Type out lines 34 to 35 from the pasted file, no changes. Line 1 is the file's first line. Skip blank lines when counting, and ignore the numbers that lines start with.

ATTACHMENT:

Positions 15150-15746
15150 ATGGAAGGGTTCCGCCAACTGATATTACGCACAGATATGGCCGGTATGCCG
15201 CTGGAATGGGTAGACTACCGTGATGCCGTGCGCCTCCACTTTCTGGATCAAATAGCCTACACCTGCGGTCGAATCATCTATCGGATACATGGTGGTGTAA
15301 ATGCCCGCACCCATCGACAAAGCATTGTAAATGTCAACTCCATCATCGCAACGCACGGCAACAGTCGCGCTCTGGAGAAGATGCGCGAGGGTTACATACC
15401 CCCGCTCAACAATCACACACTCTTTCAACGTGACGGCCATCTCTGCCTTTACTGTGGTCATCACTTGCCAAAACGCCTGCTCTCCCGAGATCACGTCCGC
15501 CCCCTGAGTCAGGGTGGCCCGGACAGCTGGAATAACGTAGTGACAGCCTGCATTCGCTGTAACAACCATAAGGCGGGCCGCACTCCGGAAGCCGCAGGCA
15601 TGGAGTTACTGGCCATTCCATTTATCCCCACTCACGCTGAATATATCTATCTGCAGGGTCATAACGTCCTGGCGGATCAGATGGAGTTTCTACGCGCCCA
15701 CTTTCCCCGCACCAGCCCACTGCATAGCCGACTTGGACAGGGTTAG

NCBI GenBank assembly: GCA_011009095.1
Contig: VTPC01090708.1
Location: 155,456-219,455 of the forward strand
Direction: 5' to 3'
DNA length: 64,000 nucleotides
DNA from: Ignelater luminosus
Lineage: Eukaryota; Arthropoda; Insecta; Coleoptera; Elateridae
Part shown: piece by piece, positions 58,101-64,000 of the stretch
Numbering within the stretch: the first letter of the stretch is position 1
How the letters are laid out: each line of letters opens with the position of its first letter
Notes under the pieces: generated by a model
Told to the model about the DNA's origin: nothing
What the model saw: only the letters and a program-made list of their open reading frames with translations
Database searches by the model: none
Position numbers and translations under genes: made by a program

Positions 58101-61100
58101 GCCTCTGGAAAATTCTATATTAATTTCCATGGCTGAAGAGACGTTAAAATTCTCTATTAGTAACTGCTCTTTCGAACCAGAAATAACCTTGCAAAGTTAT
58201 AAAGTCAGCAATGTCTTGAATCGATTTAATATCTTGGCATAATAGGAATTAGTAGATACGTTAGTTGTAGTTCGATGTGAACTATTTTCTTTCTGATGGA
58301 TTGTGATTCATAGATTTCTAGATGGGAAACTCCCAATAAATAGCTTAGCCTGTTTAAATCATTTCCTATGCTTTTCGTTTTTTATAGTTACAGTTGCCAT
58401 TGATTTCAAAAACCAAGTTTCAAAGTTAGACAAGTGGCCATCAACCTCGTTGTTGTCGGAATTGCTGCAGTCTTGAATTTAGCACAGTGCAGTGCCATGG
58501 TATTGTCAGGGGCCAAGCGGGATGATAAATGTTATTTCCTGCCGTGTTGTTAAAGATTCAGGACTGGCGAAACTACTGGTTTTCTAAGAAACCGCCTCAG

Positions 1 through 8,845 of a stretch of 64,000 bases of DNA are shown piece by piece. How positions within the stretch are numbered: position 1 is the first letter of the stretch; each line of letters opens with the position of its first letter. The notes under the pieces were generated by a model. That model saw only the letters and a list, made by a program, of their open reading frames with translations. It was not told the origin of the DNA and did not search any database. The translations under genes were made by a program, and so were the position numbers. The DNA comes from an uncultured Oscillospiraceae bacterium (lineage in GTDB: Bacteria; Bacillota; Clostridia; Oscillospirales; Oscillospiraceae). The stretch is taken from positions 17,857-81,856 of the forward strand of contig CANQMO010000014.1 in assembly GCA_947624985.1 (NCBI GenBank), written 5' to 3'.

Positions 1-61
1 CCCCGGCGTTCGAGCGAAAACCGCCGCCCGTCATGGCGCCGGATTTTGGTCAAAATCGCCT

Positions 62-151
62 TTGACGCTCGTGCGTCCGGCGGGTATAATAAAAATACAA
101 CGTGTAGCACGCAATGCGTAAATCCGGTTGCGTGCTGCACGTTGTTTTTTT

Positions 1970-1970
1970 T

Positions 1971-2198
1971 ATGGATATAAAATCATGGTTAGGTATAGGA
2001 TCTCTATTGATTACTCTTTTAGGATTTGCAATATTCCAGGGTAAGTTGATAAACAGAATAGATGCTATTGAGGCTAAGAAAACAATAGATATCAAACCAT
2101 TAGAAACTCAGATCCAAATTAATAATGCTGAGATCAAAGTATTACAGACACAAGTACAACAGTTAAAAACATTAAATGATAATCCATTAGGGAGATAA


62 TTGACGCTCGTGCGTCCGGCGGGTATAATAAAAATACAA
101 CGTGTAGCACGCAATGCGTAAATCCGGTTGCGTGCTGCACGTTGTTTTTTT